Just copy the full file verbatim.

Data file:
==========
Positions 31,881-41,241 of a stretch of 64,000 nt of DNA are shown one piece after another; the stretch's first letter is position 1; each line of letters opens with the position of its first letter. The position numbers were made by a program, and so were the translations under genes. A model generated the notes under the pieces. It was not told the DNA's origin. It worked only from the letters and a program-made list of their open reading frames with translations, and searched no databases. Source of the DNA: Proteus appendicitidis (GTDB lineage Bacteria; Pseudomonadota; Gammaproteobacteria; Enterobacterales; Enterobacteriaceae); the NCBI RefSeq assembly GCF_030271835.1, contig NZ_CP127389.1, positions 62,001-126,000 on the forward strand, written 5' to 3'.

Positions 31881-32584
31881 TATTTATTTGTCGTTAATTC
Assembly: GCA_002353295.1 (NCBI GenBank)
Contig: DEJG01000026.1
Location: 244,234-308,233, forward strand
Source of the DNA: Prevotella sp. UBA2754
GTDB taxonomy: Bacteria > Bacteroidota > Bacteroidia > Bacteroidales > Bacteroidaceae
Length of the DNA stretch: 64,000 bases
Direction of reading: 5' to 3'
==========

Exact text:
Positions 31,881-41,241 of a stretch of 64,000 nt of DNA are shown one piece after another; the stretch's first letter is position 1; each line of letters opens with the position of its first letter. The position numbers were made by a program, and so were the translations under genes. A model generated the notes under the pieces. It was not told the DNA's origin. It worked only from the letters and a program-made list of their open reading frames with translations, and searched no databases. Source of the DNA: Proteus appendicitidis (GTDB lineage Bacteria; Pseudomonadota; Gammaproteobacteria; Enterobacterales; Enterobacteriaceae); the NCBI RefSeq assembly GCF_030271835.1, contig NZ_CP127389.1, positions 62,001-126,000 on the forward strand, written 5' to 3'.

Positions 31881-32584
31881 TATTTATTTGTCGTTAATTC
Assembly: GCA_002353295.1 (NCBI GenBank)
Contig: DEJG01000026.1
Location: 244,234-308,233, forward strand
Source of the DNA: Prevotella sp. UBA2754
GTDB taxonomy: Bacteria > Bacteroidota > Bacteroidia > Bacteroidales > Bacteroidaceae
Length of the DNA stretch: 64,000 bases
Direction of reading: 5' to 3'